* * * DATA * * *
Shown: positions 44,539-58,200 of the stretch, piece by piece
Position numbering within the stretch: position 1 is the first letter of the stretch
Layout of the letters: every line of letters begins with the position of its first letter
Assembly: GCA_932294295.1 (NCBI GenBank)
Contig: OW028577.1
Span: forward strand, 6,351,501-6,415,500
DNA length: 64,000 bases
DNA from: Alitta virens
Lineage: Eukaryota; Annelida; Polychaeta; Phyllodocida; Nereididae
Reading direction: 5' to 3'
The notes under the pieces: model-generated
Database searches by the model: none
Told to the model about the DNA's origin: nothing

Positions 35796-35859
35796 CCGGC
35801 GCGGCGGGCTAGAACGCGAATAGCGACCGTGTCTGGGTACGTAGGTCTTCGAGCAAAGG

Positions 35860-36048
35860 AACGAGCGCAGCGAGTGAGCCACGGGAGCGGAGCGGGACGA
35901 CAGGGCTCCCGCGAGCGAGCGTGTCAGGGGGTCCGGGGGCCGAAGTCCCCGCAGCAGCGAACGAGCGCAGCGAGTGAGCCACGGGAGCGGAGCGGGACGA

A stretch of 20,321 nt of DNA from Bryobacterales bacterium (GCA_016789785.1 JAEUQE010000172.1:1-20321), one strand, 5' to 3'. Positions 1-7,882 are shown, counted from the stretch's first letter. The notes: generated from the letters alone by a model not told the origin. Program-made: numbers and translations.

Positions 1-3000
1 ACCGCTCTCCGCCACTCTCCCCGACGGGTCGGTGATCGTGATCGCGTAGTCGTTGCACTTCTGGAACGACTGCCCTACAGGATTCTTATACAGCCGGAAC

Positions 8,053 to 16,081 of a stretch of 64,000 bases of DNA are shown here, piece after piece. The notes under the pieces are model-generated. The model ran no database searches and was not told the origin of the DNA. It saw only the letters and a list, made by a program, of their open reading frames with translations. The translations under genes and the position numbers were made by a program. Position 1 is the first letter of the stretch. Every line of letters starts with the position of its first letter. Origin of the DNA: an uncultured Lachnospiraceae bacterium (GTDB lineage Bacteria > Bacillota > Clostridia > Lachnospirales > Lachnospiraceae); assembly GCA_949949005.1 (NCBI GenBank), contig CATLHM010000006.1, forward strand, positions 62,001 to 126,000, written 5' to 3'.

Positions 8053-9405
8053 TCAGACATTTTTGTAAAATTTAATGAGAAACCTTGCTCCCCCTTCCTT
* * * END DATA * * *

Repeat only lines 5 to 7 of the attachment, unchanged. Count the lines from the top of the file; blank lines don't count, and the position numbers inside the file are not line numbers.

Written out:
Contig: OW028577.1
Span: forward strand, 6,351,501-6,415,500
DNA length: 64,000 bases